|Publication number||US7265881 B2|
|Application number||US 10/326,622|
|Publication date||Sep 4, 2007|
|Filing date||Dec 20, 2002|
|Priority date||Dec 20, 2002|
|Also published as||DE10342476A1, DE10342476B4, US20040170314|
|Publication number||10326622, 326622, US 7265881 B2, US 7265881B2, US-B2-7265881, US7265881 B2, US7265881B2|
|Inventors||Rodney C. Harris, Kurt E. Spears|
|Original Assignee||Hewlett-Packard Development Company, L.P.|
|Export Citation||BiBTeX, EndNote, RefMan|
|Patent Citations (17), Non-Patent Citations (1), Referenced by (4), Classifications (16), Legal Events (7)|
|External Links: USPTO, USPTO Assignment, Espacenet|
The present invention relates generally to image input scanning.
A typical scanner uses a light source to illuminate a section of an original item. A lens or an array of lenses redirects light reflected from or transmitted through the original item so as to project an image of a scan line onto an array of light-sensitive elements. Each light-sensitive element produces an electrical signal related to the intensity of light falling on the element, which is in turn related to the reflectance, transmittance, or density of the corresponding portion of the original item. These electrical signals are read and assigned numerical values. A scanning mechanism typically sweeps the scan line across the original item, so that successive scan lines are read. By associating the numerical values with their corresponding location on the being scanned, a digital representation of the scanned item is constructed. When the digital representation is read and properly interpreted, an image of the scanned item can be reconstructed.
Each of the light-sensitive segments is further divided into pixels. The term pixel may refer to an individually addressable light-sensitive element of sensor segments 103, or to the corresponding area of original 202 that is imaged onto that portion, or to each digital value corresponding to a location in a digital image.
The optical magnification of the CIS module is essentially unity, so the pixel sites 301 on sensor segments 103 are mapped to corresponding pixels on the original 202, and the pixels on original 102 are essentially the same size as the pixel sites 301.
The X direction as shown is also sometimes called the main scanning direction, and the Y direction is sometimes called the subscanning direction.
During scanning, the set of segments is moved in the subscanning direction indicated by arrow 404. At one time, the pixels are in the position as shown in solid lines in
In the idealized example of
Previously, manufacturers of CIS modules have endeavored to avoid these stitching artifacts by controlling the placement of the sensor segments 103 onto the circuit board 104 as precisely and accurately as possible. Because the geometries involved are very small, it has not always been possible to reliably place the segments with errors small enough. Typically, modules with too much placement deviation have been rejected, reducing the manufacturing yield and ultimately increasing the cost of the modules that were acceptable.
This problem has been exacerbated as scanners have been produced with increasingly higher resolution. For example, a specification of a one pixel maximum placement error corresponds to a placement tolerance of about 84 microns for a scanner with a resolution of 300 pixels per inch. But the same one pixel specification corresponds to a placement tolerance of only about 10 microns for a scanner with a resolution of 2400 pixels per inch.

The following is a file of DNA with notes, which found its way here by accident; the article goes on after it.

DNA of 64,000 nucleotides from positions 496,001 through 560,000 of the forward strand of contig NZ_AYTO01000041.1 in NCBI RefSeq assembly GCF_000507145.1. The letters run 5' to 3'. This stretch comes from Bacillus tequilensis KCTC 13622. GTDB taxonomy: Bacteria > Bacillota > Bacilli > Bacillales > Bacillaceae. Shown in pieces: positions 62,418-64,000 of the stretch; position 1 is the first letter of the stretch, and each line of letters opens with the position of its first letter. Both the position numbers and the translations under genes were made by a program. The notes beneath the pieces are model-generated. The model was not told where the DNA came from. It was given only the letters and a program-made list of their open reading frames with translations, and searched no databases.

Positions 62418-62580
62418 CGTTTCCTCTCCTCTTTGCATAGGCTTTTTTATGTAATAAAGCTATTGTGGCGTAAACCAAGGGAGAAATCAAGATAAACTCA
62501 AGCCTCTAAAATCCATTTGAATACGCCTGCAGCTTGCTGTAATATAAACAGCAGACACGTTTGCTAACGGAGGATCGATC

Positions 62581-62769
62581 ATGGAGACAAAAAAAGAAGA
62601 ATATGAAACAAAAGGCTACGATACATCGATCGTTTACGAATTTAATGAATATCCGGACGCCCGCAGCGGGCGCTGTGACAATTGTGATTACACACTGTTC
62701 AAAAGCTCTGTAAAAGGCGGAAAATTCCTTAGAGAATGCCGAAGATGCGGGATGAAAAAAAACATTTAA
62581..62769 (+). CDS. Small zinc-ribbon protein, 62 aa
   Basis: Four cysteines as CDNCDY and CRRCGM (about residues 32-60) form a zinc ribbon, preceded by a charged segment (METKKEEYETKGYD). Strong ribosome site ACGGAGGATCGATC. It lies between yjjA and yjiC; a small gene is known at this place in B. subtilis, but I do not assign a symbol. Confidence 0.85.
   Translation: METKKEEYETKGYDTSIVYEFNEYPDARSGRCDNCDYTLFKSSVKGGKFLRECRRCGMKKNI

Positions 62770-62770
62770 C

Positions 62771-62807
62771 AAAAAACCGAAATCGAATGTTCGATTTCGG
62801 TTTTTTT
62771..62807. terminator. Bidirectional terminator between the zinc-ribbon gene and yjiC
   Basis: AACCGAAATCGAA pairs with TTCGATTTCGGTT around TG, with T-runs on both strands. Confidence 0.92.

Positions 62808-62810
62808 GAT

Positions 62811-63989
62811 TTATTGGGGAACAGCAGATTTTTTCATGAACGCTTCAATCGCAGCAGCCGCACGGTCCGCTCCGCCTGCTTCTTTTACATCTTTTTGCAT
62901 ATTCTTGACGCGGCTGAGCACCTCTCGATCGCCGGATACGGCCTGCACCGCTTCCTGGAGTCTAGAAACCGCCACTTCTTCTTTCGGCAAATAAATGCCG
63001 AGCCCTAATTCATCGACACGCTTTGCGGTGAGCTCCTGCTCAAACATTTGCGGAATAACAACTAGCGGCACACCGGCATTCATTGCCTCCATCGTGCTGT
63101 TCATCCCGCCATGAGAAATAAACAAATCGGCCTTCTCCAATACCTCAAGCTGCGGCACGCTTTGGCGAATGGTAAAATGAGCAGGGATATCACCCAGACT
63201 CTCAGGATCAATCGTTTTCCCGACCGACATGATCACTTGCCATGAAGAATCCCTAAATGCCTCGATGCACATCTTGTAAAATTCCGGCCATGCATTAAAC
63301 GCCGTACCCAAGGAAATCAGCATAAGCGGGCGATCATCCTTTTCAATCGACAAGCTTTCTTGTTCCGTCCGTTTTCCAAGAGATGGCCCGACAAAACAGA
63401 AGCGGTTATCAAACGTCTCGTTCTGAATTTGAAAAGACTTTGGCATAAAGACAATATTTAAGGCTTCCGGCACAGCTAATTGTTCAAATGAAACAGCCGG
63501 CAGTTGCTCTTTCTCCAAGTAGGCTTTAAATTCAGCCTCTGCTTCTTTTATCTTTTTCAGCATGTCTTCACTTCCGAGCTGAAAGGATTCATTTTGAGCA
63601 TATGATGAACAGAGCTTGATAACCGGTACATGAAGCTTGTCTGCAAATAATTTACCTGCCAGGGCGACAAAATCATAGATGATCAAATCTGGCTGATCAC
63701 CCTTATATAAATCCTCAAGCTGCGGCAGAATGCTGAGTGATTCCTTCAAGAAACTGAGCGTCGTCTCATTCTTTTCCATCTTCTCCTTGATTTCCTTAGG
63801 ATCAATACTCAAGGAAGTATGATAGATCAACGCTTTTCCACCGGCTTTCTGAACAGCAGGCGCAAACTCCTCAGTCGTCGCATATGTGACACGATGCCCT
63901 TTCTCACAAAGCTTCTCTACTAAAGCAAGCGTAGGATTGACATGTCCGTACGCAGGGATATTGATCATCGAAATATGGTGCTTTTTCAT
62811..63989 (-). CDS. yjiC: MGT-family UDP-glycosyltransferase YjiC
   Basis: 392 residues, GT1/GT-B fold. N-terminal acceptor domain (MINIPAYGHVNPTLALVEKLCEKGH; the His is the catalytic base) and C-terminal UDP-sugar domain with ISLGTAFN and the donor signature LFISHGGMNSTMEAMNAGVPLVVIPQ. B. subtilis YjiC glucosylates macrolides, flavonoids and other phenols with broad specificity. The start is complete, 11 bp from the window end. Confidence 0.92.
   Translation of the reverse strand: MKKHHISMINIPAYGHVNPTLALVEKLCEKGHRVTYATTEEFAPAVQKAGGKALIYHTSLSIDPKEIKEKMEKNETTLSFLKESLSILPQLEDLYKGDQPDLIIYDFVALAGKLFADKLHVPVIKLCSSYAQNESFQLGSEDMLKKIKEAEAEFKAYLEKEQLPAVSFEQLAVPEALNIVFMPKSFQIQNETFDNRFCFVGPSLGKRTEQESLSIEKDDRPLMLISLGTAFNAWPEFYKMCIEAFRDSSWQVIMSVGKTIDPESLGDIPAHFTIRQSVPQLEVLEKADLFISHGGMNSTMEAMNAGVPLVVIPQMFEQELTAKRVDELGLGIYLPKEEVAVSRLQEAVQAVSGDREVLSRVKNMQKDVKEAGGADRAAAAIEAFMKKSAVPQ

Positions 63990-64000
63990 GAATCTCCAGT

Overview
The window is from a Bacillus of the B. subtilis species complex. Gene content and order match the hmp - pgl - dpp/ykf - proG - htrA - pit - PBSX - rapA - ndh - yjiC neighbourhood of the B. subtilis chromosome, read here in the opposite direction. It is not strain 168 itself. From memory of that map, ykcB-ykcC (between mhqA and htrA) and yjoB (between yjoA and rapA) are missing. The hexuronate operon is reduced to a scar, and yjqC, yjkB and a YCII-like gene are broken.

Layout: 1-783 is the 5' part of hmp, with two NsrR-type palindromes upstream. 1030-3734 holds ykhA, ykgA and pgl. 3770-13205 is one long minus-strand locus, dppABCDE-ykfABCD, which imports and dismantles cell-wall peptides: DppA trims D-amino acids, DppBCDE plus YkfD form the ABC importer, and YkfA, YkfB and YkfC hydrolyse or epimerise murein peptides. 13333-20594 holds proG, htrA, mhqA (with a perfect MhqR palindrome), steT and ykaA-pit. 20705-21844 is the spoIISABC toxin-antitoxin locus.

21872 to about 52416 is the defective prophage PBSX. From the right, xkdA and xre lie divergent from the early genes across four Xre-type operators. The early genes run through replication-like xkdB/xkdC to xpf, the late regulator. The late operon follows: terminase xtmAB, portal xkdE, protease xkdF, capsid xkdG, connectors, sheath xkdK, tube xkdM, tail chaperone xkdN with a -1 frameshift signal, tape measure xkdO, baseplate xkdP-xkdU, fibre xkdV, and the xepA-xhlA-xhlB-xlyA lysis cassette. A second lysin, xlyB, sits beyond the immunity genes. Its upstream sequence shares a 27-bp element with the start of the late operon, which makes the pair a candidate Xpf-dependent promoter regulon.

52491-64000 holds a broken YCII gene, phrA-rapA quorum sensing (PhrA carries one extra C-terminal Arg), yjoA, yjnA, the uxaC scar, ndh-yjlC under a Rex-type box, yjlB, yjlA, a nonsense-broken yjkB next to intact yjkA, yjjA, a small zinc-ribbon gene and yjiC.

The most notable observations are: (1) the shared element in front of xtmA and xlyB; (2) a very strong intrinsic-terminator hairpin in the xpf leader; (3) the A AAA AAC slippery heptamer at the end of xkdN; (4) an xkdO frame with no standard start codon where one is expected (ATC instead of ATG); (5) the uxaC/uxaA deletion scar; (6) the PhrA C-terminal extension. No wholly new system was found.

Pending U.S. patent application Ser. No. 09/365,112, having a common assignee with the present application, describes a method of compensating for die placement errors in a handheld scanner that comprises position sensors and a position correction system. However, that application describes only a particular compensation method, and not a method for characterizing the misalignments of the segments.
It may be possible to characterize the die placement errors using metrology equipment, but this would require significant time and expense, and also adds the complexity of a data tracking system for associating the measurement data with each CIS module.
To facilitate the minimization of stitching errors in scanned images, an inexpensive, convenient method is needed to characterize the sensor segment placement errors in a scanner optics module.
A target, method, and apparatus are disclosed for measuring assembly and alignment errors in scanner sensor assemblies. The sensor assembly comprises at least two sensor segments. The target comprises edges defined by changes in reflectance. At least one vertical edge corresponds to each sensor segment, and can be detected only by its corresponding segment, even when the segments are misaligned to the maximum extent of their placement tolerances. The target may optionally comprise a horizontal edge spanning the sensor segments. The target is scanned, and the resulting digital image is analyzed to detect the apparent locations of the target edges. The apparent edge locations provide sufficient information to locate the sensor segments. The target may optionally be incorporated into a scanner, or into a separate alignment fixture. The analysis may be performed in a scanner, in a fixture, or in a host computer attached to a scanner or a fixture.
Each of the marks 602, 603, 604 has at least one operative vertical edge. In this example, edge 605 is chosen as the operative vertical edge of mark 602, edge 606 is chosen for mark 603, and edge 607 is chosen for mark 604. The marks shown have other vertical edges, and the choice is arbitrary as long as the X-direction location of the edges is known to the pixel placement accuracy required of the eventual scanned image. Target 601 may be fabricated by high-precision printing onto a stable material and may be affixed under the platen of a typical scanner. Alternatively, the marks 602, 603, 604 may be printed on a portion of the scanner housing.